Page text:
An enjoyable, original heist movie, although with some bumps in the road.
A young, unassuming heist getaway driver wants out of the business of crime after falling for a waitress, but his boss and fellow criminals who need his ace driving skills won’t let him go so easily.
Baby Driver is the brainchild of writer/director Edgar Wright, who is well known for such visually stylish and cunningly clever films such as Scott Pilgrim Vs The World, Hot Fuzz and Shaun of the Dead, so one can expect a lot of style and incredibly quick but clever editing. You certainly get that in spades with his new film!
Baby Driver starts out initially very strong; straight into what the trailer promises with the bizarrely named Baby providing the getaway driving for a bank robbery. We not only get a flashy, perfectly executed car chase but also a quirky mix-tape soundtrack of very familiar pop music from the last several decades with Ansel Elgort, playing Baby, singing to the music. This follows onto a cool segment where Baby is walking, listening to music, and various words of the song are written in the set dressing behind him, such as graffiti or shop signs.
The film is loaded with excellent music cues, sound mixing and editing; such as sounds within action sequences timing with the song Baby is listening to, from car impacts to bullet ricochet. You can tell that this is an Edgar Wright movie, it is incredibly well made and slickly put together. The film’s pacing is revolving around three heists that Baby is involved with, as well as his blossoming relationship with Debora (Lily James), and for the most part it is effective and escalates well.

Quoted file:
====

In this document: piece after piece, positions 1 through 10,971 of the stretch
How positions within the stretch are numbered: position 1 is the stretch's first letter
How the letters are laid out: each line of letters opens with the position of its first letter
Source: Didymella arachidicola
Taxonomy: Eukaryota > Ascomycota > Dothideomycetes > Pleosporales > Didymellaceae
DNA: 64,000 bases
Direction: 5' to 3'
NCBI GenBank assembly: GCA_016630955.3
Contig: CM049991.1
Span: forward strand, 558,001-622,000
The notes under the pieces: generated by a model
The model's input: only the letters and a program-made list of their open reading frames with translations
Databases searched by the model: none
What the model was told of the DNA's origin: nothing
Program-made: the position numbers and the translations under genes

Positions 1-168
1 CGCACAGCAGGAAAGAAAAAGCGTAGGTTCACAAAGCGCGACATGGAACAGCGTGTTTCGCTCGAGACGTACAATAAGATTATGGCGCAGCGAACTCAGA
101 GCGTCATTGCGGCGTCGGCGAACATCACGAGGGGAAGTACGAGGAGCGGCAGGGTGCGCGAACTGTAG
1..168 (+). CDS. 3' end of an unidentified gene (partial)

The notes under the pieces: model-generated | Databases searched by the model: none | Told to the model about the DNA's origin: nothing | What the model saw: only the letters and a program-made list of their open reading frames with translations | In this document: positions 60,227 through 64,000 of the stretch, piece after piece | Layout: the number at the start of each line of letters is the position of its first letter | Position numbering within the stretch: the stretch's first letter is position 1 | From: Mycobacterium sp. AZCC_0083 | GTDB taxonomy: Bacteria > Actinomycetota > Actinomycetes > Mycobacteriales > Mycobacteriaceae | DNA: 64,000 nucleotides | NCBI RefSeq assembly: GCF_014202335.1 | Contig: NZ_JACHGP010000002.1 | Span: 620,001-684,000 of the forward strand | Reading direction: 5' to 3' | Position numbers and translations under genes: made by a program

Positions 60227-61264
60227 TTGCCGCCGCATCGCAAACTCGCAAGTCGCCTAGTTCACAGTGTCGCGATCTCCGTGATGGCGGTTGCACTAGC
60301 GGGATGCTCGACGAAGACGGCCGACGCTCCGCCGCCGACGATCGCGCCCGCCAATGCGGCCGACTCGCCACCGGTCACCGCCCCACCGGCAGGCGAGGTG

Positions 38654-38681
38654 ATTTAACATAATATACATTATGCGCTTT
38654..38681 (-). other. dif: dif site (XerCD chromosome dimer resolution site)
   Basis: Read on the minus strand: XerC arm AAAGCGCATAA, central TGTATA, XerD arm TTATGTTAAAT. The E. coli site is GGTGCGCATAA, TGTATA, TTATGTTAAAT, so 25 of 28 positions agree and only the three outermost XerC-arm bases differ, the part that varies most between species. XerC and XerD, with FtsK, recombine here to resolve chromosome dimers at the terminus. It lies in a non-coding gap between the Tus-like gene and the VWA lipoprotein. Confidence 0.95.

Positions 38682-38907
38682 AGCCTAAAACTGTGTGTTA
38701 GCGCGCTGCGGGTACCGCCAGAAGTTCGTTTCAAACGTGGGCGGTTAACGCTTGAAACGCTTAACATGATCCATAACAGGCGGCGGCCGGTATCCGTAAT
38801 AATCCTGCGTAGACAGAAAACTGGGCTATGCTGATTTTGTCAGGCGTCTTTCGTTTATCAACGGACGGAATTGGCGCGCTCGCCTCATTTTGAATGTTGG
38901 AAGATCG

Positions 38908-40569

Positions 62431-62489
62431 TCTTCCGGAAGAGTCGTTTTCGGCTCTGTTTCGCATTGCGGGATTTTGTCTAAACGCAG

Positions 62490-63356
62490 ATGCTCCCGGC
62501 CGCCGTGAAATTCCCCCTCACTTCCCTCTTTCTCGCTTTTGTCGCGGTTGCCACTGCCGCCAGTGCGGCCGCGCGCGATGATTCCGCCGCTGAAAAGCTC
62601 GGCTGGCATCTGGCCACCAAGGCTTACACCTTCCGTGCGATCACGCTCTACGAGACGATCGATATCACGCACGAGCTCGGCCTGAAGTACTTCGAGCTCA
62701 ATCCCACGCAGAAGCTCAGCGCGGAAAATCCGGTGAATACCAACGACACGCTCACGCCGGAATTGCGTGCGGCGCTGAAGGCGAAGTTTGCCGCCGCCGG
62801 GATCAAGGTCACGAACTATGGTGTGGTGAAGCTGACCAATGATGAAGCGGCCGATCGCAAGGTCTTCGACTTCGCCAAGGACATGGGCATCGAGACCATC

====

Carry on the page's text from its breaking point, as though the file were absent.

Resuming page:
But, perhaps critical hype set expectations too high, but the performances (and even at times the screenplay) weren’t incredible. The film stalls midway through, almost exactly when Baby and Debora hook up. The film is a prime example of “Chekhov’s Gun”; there are so many moments of foreshadowing it gets a little too comical. Moments between the two romantic leads are uninspired and quite drab in chemistry (hard to imagine Wright wrote this film at times) mostly because Baby had just found himself “out” of the crime circle. Yes. Of course he is… It is a moment the audience finds itself tapping its collective feet, waiting for more. Not what you want when your film is ultimately about young love. The chemistry fell completely flat.
Kevin Spacey is playing most of the characters he plays nowadays (though it is nice to see him in something good!) Jamie Foxx is one dimensional, and Jon Bernthal barely features at all (although he walks away with one of the best lines!) That’s not to say there isn’t good lines dotted around, but I honestly didn’t care for very many of the characters. Except for Jon Hamm and Eiza Gonzalez as two of the criminals, they have a great “modernisation of Bonnie and Clyde” vibe going on. I could watch a spin off film just about them!
Also all of Ansel Elgort’s scenes with CJ Jones are great. There’s tonnes of chemistry. How that could be achieved yet the central romance of the movie missed so heavily is a mystery.
This is a matter of style over substance, which is probably what you can expect from an Edgar Wright passion project. Baby Driver is a fun black comedy that tonally gets lost a little and lacks weight in its characters (why does Baby grow up into an ace car driver when he has PTSD flashbacks about a car accident?) but it is a very well made, very unique movie.
It isn’t the groundbreaking movie critics are claiming it to be, but it is an enjoyable distraction with incredible editing and an awesome, toe-tapping soundtrack.